Updated July 5, 2019 - 7:35 pm
About 30 minutes before Team Croatia was to tip off the Vegas Summer League against the wannabe Detroit Pistons Friday, a man wearing Croatia’s iconic red-and-white checkered soccer jersey and a companion were spotted taking seats a few rows behind the Croatia bench at Cox Pavilion.
They appeared excited to be there.
“When I see the red and white, my arm goes like this,” said Milan Grcevic in halting English while making the international sign for goose pimples.
Grcevic hails from Lika, which became a powder keg that helped tear apart the former Yugoslavia — and its vaunted national basketball team — during the 1990s. When a decade of unspeakable conflict that included genocide and other atrocities ensued, Toronto seemed a far better place to be.
With friend Nikola Cvitkovic alongside, Grcevic stood as the Croatian national anthem “Lijepa nasa Domovino” — “Our Beautiful Homeland” — was played. Everything’s calm back home now, he said. While what happened 30 years ago will never be forgotten, a sense of normalcy has returned to the region.
Even the national basketball side appears to be on the upswing.
Duking it out
Despite missing several players, including 6-foot-9-inch Luka Samanic, who is playing with the summertime Spurs after being selected 19th overall by San Antonio in the recent NBA draft, Team Croatia led the wannabe Pistons for a long time before losing, 96-80.
But there’s still work to be done before the team rekindles memories of the 1992 Croatia side that lost 117-85 to the USA Dream Team in the gold medal game at the Barcelona Olympics.
Playing under the Croatian flag for the first time, a team led by future NBA stars Drazen Petrovic, Toni Kukoc and Dino Radja led the omnipotent Americans for a brief spell. Had their former teammate Vlade Divac, a Serb, been allowed to play before the politics of the day interceded, it might have been even a tad more interesting.
Petrovic was a pure and fearless shooter, and most nights it didn’t matter who was guarding him.
“He had like 40 on Jordan (one night), and he was going at Jordan like, ‘Yo, it ain’t nothing. Give me the ball, I’m hot. I’m taking him,’” former NBA star Kenny Anderson said in the ESPN documentary “Once Brothers” about that star-crossed team.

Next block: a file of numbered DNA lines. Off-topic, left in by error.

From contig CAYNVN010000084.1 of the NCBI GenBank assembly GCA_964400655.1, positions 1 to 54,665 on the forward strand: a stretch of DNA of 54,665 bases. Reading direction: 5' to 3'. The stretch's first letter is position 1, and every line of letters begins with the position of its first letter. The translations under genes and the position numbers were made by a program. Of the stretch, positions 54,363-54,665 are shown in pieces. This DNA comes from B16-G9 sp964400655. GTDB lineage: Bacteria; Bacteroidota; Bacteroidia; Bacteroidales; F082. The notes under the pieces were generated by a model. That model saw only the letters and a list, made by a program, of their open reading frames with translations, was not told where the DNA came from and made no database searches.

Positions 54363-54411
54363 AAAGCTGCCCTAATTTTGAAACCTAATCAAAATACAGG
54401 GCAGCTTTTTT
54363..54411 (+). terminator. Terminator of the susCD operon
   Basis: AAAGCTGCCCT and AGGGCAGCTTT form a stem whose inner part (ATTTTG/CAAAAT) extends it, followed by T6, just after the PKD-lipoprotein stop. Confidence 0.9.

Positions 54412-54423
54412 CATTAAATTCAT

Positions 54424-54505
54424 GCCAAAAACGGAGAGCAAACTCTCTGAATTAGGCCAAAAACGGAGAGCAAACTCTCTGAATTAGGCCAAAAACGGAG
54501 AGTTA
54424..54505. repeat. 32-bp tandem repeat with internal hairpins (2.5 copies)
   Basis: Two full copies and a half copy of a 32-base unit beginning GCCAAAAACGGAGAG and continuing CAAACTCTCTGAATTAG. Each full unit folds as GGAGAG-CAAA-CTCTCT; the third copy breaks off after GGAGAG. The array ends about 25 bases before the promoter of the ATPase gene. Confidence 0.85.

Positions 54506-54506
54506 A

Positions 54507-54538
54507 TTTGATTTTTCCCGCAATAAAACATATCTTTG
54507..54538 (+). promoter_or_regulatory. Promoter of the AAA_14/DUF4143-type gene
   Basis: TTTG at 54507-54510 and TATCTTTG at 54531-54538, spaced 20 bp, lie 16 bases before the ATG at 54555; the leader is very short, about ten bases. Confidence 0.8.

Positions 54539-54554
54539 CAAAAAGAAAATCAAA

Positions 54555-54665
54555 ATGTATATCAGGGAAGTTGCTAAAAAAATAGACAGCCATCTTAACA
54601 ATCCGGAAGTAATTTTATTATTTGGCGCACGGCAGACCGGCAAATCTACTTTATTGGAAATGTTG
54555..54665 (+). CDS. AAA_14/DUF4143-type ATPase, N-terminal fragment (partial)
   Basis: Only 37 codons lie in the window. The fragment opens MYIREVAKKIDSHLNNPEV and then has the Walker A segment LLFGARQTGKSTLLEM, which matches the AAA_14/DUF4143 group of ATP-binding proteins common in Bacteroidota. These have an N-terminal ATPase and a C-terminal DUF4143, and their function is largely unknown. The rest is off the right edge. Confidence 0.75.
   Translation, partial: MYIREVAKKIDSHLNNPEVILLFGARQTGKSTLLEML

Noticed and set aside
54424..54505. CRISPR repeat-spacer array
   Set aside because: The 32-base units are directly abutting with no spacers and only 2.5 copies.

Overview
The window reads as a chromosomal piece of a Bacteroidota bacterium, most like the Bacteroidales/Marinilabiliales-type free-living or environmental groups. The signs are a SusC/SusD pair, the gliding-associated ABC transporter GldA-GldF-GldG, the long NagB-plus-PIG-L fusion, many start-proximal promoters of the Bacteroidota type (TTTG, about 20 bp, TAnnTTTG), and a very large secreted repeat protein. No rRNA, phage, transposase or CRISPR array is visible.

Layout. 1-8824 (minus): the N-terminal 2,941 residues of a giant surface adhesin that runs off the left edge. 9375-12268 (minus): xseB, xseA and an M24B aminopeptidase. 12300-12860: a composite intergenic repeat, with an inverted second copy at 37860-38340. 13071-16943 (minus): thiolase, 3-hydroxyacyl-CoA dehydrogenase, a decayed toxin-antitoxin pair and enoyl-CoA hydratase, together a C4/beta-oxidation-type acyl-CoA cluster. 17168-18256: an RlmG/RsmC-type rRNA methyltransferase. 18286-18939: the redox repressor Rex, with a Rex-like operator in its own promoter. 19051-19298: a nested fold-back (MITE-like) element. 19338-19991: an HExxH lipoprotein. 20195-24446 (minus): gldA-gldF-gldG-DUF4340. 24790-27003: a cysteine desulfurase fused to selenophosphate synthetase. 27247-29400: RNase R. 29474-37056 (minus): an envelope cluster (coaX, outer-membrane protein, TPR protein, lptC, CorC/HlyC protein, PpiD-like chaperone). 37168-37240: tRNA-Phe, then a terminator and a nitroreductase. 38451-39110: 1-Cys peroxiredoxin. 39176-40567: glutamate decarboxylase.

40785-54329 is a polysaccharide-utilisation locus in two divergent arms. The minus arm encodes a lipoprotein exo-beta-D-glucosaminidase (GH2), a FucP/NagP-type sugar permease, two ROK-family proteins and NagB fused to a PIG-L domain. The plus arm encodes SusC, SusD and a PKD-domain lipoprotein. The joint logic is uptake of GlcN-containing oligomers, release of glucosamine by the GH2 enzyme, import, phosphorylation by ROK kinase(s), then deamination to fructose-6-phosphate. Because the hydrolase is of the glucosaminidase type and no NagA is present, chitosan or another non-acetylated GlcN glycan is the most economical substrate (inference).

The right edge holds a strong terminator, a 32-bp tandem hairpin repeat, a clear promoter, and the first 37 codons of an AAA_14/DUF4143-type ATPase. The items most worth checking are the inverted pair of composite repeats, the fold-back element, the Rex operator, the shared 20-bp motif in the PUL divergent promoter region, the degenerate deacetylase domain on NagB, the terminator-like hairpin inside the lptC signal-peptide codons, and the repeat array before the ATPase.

A liaison was asked if anybody on the summer league squad could speak fluently of its influence and the long road back to respectability — Croatia has failed to quality for four of the past six FIBA World Cups and three of the past six Olympics.
He suggested the guy who recently finished up at Duke.
Peace and prosperity
“We mention them all the time, at practice, at dinners or whatever,” said center Antonio Vrankovic, who got into 49 games for Mike Krzyzewski’s Blue Devils during his four seasons. “They’re a big motivation for us, because they put our country on the map like no one else did before.”
Vrankovic’s father was part of the Croatian team that settled for silver. Stojko Vrankovic also played in the NBA, and is now the Croatian basketball federation president.
“War or no war, we’re a really proud country, and that (basketball success) gives another dimension of pride and respect we have for our country,” his affable son said Friday.
But can it be like 1992 again, before the atrocities and the sudden death of Petrovic at the height of his NBA career because of an auto accident combined to send basketball in the region skittering into a tailspin from which it has yet to fully emerge?
“When you put (the 1992 Yugoslavia team) together, you have some kind of basketball miracle,” historian Vjekoslav Perica said for a 2016 Vice.com report on the demise of basketball in the Balkan nations. “But when it’s linked to some particular moment in history, then I think it will remain history. It is impossible to be revived.”
But it is possible to feel a sense of place and renewal for what once was and perhaps can be again.
When Antonio Vrankovic was asked about the question he was asked most often by Duke teammates and classmates about Croatia, he said it wasn’t about the atrocities of civil war.
“The most common was ‘Where should I go in Croatia, where should I visit, I hear it’s a beautiful country,” he said with a smile that could light up a thousand Zagreb nights.